[CQ-Contest] Revised 2011 NAQP Rules

Bob Naumann W5OV at W5OV.COM
Wed Jan 5 06:19:04 PST 2011


The stats about the entire population are interesting, but how many of these
fine people actually want to operate in the NAQP? Seriously - I suspect that
we're in the single digits if it's even more than one.

I think that people like you describe should be given an exemption to any
rules governing what technology / aids in copying CW that would be forbidden
for otherwise fully-capable single operators.

That said, I'm not in the apparent fringe group of lumping these
"challenged" folks in with being assisted when they are not - they're just
making the best of their situation, doing what they can with their abilities
and I fully support them doing so.

So, in my opinion, anyone who considers themselves as a "challenged" person
(for whatever reason) should be permitted to use a single channel CW decoder
or copying aid in order to allow them to participate in a CW contest  as a
single operator.

My definition of "challenged" does not include lazy or "getting a headache".
Even so, each operator should be given the right to take such an exemption
and he should indicate so on his log. This way no one has to sit in judgment
on whether or not such an exemption is taken legitimately or not. This is
sort of like how we accept when someone claims they are QRP, or low power.
We have no way of knowing if they actually are, so I think this should be
treated the same way.

I hope that clears up my perspective on this. Even so, I remain skeptical
that there are a lot of people who fit this category. Nonetheless, their
situation should be dealt with as an exemption to whatever rule is
established that defines what a single operator is.

So, given that such people will be given an exemption, the discussion should
be able to continue unhindered and focus on defining what a single operator
otherwise should be.

AB7E defined the issue very well when he said:

"The problem I see with almost all of these rule definitions (from contest
sponsor and interested participant alike) is that they focus on listing 
what is not acceptable to use instead of clearly defining what the
acceptable entry would look like.  If I order prime rib at a restaurant 
I describe what I want and how I want it cooked ... I don't list all the
kinds of meat I don't want (chicken, pork, fish) and I don't list all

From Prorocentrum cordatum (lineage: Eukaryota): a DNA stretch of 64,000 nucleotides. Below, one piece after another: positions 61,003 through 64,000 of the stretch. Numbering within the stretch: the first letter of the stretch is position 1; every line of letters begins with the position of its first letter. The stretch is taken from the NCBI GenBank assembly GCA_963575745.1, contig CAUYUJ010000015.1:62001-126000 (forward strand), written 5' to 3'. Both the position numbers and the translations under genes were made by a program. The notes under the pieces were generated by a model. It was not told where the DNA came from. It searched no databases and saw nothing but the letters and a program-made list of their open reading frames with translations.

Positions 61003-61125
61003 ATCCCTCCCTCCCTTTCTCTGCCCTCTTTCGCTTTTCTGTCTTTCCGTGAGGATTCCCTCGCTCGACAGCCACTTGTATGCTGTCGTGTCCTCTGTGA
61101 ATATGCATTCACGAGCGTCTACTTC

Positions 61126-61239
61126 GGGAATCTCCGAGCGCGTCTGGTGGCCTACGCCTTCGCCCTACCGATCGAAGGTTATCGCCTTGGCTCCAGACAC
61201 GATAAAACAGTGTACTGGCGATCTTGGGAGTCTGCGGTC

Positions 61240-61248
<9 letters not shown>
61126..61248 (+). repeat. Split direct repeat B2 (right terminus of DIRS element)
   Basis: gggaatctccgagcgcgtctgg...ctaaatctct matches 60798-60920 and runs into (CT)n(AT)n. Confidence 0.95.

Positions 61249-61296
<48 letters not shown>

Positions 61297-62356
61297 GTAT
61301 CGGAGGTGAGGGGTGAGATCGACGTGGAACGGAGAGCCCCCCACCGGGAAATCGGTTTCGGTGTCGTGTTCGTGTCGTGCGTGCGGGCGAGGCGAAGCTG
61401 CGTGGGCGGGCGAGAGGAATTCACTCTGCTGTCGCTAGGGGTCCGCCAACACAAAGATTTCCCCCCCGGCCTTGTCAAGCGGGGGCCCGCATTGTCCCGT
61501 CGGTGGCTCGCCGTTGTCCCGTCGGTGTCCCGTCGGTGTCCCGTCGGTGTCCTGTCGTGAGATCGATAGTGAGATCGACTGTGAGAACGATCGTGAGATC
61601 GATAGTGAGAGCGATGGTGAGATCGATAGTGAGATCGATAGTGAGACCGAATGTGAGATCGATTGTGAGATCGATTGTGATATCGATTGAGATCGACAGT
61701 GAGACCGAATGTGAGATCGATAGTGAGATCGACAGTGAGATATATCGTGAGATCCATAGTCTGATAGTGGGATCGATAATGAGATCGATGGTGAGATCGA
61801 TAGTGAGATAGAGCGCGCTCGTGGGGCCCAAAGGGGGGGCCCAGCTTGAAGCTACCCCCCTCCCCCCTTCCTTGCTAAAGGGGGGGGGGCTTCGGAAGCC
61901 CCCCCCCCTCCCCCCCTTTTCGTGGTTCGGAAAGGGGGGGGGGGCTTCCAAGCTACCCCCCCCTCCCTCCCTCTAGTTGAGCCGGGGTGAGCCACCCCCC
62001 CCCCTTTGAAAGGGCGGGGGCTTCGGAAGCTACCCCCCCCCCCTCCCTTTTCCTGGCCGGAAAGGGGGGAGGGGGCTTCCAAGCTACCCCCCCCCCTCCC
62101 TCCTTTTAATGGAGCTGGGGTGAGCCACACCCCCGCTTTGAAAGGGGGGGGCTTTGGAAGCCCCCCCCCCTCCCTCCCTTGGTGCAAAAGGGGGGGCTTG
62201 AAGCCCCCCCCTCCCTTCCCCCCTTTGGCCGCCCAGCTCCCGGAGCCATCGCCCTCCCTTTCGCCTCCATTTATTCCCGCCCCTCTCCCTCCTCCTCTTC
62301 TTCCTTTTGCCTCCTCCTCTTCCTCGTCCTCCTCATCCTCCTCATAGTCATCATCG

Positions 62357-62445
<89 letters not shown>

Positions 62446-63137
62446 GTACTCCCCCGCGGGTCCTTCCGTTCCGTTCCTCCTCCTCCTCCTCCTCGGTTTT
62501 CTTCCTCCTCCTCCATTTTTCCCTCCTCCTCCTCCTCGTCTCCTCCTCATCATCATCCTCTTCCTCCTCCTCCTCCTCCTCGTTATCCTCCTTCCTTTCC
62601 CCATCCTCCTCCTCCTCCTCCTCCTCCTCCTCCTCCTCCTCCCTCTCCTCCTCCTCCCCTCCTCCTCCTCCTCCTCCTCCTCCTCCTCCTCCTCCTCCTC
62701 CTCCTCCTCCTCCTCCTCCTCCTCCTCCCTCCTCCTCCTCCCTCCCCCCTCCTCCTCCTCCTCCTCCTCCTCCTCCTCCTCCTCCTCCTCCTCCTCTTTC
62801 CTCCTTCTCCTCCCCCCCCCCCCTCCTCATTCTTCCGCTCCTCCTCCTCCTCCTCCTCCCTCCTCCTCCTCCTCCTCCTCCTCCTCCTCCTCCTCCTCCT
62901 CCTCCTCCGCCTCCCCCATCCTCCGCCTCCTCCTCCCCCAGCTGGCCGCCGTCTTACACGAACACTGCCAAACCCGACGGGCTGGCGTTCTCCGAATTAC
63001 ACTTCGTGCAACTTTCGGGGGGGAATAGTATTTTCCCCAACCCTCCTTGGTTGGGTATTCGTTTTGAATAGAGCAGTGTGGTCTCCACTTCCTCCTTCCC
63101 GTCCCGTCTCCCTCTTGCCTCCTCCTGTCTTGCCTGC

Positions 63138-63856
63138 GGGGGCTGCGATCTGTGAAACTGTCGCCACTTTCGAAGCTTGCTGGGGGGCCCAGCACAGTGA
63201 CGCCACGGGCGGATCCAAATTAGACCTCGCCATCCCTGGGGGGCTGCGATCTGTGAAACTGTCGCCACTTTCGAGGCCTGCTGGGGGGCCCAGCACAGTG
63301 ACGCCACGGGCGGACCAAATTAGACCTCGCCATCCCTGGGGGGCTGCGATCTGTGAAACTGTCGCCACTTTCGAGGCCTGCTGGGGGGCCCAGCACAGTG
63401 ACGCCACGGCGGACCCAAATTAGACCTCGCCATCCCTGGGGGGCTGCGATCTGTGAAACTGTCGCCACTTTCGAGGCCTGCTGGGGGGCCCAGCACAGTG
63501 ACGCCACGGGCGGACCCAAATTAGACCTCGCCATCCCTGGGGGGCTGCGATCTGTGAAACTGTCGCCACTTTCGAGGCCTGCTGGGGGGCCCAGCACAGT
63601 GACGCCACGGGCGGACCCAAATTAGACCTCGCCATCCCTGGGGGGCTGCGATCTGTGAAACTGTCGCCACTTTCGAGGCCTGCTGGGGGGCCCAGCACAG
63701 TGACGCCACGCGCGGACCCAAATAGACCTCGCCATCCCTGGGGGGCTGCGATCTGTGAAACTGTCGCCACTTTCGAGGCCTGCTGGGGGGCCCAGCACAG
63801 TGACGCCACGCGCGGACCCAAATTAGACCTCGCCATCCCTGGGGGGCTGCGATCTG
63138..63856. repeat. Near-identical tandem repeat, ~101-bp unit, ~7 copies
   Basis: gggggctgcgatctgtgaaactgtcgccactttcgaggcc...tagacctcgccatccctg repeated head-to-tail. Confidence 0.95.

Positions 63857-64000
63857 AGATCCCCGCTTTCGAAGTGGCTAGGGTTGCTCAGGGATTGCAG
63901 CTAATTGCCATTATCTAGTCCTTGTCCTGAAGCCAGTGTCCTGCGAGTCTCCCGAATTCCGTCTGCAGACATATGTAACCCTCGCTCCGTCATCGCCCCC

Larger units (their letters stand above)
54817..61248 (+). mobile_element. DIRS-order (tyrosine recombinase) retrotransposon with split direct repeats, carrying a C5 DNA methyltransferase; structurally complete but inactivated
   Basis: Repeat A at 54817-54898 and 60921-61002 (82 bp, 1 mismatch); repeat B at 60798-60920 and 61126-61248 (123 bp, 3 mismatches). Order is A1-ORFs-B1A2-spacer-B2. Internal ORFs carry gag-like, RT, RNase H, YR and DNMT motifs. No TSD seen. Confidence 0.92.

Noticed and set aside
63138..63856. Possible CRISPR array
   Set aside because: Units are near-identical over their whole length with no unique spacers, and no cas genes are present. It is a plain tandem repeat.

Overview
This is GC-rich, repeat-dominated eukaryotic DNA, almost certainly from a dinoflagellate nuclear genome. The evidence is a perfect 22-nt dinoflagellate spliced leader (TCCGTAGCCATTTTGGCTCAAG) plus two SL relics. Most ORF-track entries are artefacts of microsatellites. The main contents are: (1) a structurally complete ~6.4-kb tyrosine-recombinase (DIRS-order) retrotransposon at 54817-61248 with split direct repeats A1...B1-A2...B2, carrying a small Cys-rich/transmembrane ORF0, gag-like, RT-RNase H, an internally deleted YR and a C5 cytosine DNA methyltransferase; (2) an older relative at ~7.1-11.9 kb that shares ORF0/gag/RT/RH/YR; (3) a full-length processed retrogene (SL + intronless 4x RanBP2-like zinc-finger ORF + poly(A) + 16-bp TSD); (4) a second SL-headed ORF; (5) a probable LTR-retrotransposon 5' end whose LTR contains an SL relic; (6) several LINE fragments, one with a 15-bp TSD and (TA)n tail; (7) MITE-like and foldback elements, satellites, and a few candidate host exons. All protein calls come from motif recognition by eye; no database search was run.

the utensils I don't want it cooked with (deep fat fryer, microwave, propane
torch).  Contest sponsors need to define what unassisted 
operation looks like without trying to define what it doesn't look like".

Precisely the point.

So, let's focus on what a single op is - not what an assisted single op is.
When we can agree on what a single operator does, can do, can use, then if
it ain't that, it's something else - which would be next to be defined.

I would also propose that we not focus on the word "assisted". I think that
word at the time it was selected was certainly not chosen to cover whatever
might develop over the coming decades.

I'm thinking that we might want to have 3 single op categories (along with
the exemptions suggested earlier) especially now that we have the "extreme"
category added which is essentially "anything goes".

I'm thinking:

1) Single Operator
2) Single Operator Plus
3) Single Operator Extreme

Let's pick off one at a time.


de W5OV

-----Original Message-----
From: Rex Lint [mailto:rex at lint.mv.com] 
Sent: Wednesday, January 05, 2011 7:40 AM
To: 'Bob Naumann'
Cc: cq-contest at contesting.com
Subject: RE: [CQ-Contest] Revised 2011 NAQP Rules


"So how many of them are there - really?" 

Nearly 10,000,000 persons are hard of hearing and close to 1,000,000 are
functionally deaf. More than half of all persons with hearing loss or
deafness are 65 years or older.  That means 1/30 are hard of hearing (or
worse) and 1/330 are deaf.

If the approximate number of hams in the US is 600K, it's possible that 20K
of them are hard of hearing and 2K of them are deaf.

"who are these guys?"  

When I was VP of the Stanford Amateur Radio Club in the 60's, an elmer of
mine was Bib Wightbrecht, W6MRM. He worked for SRI and was deaf as a stone;
his speech was tough to understand too.  We'd talk on the phone using CW -
he had a scope that would let him read CW. We worked together to get the
club station, W6YX, on RTTY.  Bob went on to use that technology on the
telephone system and is credited with inventing TTY as used by deaf people.

Let's give 'em a break.  


     Rex Lint, Consultant
     26 Brek Drive
     Merrimack, NH 03054
     PH:    603-860-7651    

-----Original Message-----
From: cq-contest-bounces at contesting.com
[mailto:cq-contest-bounces at contesting.com] On Behalf Of Bob Naumann
Sent: Tuesday, January 04, 2011 8:23 PM
To: cq-contest at contesting.com
Subject: Re: [CQ-Contest] Revised 2011 NAQP Rules

K1TTT said: "If it says by ear, they won't use waterfalls or lights or
vibrators.... they just won't participate, and I think we do want everyone
to participate."

Of course everyone wants everyone to participate.

That said - who are these guys who need to use these non-standard decoding
methods, and how many of them are there - really?  Is there really anyone
who wants to operate CW NAQP who fits this category, or is this an imaginary

I'd hate to see us all getting "wrapped around the axle" (I always like that
one in meetings) for no real reason.


Bob W5OV
(no longer a corporate meeting attender)

CQ-Contest mailing list
CQ-Contest at contesting.com

More information about the CQ-Contest mailing list